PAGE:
Joined Dec 02 2009
 Grand Canyon
New Hance to Grandview, AZ 
New Hance to Grandview, AZ
 
Backpack avatar Nov 15 2013
Hippy
Backpack18.50 Miles 6,200 AEG
Backpack18.50 Miles2 Days         
6,200 ft AEG
 no routes
-
Deliver to Captain John Hance, Grand Canyon, AZ
Captain Hance, today I embark on another journey. My first trek down your most recent trail aptly named New Hance. I must point out one thing. Peter Barry has an amazing parking area at the trailhead of his Grandview Trail, your trail deserves better than a "No Parking" sign and a ditch to prevent vehicles from parking in the dirt.
Thanks for your time,
Hippy
-

To John Hance,
Mister Hance, your trail is spectacular, the views are stunning and the trail itself is in great condition, it is much easier than many have previously stated. I am very impressed. I cannot say the same for my hiking companions, they seem to be having a hard time staying on their feet as the trail is a bit steep in places. Have you seen the stromatolites along the creek in Red Canyon?! I haven't but I heard they're there, I'll have to take another trip out there and find out. Speaking of, the water in Red Canyon was a salty sweet, probably not best for drinking but my innards haven't thrown a fit yet.
One of my companions decided to abandon trail just before the red wall break, it was wonderful having him along I do hope to hike with him again sometime soon!
Yours truly,
H
-

Dear John,
Hi again, I just wanted to tell you that your Rapid, Hance Rapids is THE most beautiful site, with the diabase dike in the hakatai shale at the head of the rapid, John I think I love you! You, your stories, your trail, your rapids. Yes, this might be my favorite adventure thus far!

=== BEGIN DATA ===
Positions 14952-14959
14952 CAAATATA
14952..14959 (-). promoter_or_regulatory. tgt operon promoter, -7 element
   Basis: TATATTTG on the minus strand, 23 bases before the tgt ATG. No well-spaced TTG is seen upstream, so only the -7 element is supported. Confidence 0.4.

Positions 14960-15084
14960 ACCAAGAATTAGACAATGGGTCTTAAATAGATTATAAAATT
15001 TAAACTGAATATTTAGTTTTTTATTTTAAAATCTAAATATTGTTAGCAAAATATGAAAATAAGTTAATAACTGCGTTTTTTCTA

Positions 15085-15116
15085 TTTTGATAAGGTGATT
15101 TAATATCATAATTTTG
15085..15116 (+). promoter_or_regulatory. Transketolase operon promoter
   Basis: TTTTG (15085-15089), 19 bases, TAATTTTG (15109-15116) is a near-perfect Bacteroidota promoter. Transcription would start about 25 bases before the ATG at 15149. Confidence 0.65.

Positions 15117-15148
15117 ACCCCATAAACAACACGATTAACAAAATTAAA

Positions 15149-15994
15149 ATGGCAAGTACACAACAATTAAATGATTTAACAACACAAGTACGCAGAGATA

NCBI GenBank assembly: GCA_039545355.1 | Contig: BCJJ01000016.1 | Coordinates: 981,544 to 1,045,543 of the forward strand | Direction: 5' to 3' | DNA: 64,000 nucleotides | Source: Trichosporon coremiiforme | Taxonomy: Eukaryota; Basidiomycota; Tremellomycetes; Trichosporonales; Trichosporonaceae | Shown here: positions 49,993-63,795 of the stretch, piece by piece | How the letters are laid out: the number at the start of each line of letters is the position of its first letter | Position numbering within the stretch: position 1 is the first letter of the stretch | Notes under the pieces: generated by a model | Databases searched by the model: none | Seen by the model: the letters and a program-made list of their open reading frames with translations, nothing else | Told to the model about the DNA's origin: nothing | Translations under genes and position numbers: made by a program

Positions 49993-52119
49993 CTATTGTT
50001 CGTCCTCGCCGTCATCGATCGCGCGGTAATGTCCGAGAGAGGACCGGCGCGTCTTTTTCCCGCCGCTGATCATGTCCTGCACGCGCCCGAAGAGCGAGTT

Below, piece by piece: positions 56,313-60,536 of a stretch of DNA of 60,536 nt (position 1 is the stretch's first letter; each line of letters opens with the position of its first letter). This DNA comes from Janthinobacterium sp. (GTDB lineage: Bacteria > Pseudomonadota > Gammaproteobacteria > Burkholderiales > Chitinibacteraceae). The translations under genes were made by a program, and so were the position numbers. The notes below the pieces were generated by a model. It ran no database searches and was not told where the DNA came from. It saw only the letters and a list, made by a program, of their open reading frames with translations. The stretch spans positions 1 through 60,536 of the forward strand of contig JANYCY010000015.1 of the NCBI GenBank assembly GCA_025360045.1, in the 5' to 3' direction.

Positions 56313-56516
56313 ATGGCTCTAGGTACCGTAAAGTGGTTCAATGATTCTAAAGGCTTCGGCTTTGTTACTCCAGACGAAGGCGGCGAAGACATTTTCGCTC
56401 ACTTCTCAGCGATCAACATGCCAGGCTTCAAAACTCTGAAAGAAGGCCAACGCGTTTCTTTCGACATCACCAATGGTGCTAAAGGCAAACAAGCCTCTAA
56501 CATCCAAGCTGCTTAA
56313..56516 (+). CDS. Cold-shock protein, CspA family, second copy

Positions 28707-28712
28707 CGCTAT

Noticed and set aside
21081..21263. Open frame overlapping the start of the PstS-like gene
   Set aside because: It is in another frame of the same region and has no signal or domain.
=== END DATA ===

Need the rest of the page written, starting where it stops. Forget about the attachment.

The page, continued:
I only hope you had next to nothing to do with the Tonto trail out to Hance Creek, the trail went wonky all over the place at some points and in others it was built up onto giant boulders causing little tiny me to do some climbing up on top of them. Although we both know I loved it!
We saw a beautiful double rainbow along the tonto heading for the creek in your name, we got rained on and hailed on and almost had to bivvy up under the tapeats overhang but the day was young and beautiful and we pressed on.
Camping at Hance Creek was superb, the wind was atrocious but extravagant at the same time! It made for quite a fun evening wrestling with tent ties and poles and wrapping our food up in my rain jacket and stuffing it in the ratsack, it worked quite nicely actually.
This will be my last letter to you...for now. Look into some trail head parking areas, ok?
Love always.
Hippy
-

Dearest Peter Barry,
I know we haven't spoken in some time but I thought I'd drop a hello. I hiked up to Page Spring the other day with my dear friend John, don't be jealous, I will always love you and your trail. I do wonder though, who had the grand idea to make it such a steep ascent to Horseshoe Mesa? Did you put your mules through that hell? I might have to speak with you about animal cruelty laws nowadays because honestly I'd never allow my mules to go up that trail. I on the other hand thoroughly enjoyed it, steep as it was! Page Spring was dripping nicely and the pool was a beautiful Chrystal clear green. We explored two or three of your mine shafts on our way up, the trail is quite straightforward and I thank you for your foresight on such matters.
All my love
Hippy
-

Dear Petey B,
Apparently your trail along Horseshoe Mesa is not as simple and straightforward as previously thought, a family lost their 17 year old son on the mesa, John and I thought nothing of it until I spotted the boy heading out on the east arm of the mesa, so of course I hefted off my pack and tracked him down and reunited him with his family. I must say he was rather baffled when I ran up to him, he pulled off his hat and brushed his hands through his hair and stuttered through his words and attempted to convince me that he was not lost. Boys...
John and I tailed him up the trail briefly when we discovered the reason for his becoming "lost", this explains the goofy grin on his face! The boy was 9Ling like a fool!!
I absolutely LOVE heading up Grandview Trail! Thank you Petey for this lovely historic jaunt through the grandest geology we have to play with!
Love always
Hippy
-

Peter Barry,
Listen, I know we've have our ups and down, mostly downs but today I'm heading UP and I MUST protest, my love! Cobblestones?! Two foot tall stepping stairs?! Peter, darling, I might be stubborn but with my short legs and tiny feet I am no mule! Please my love, reconsider this madness! Cobblestones!! Good grief man!!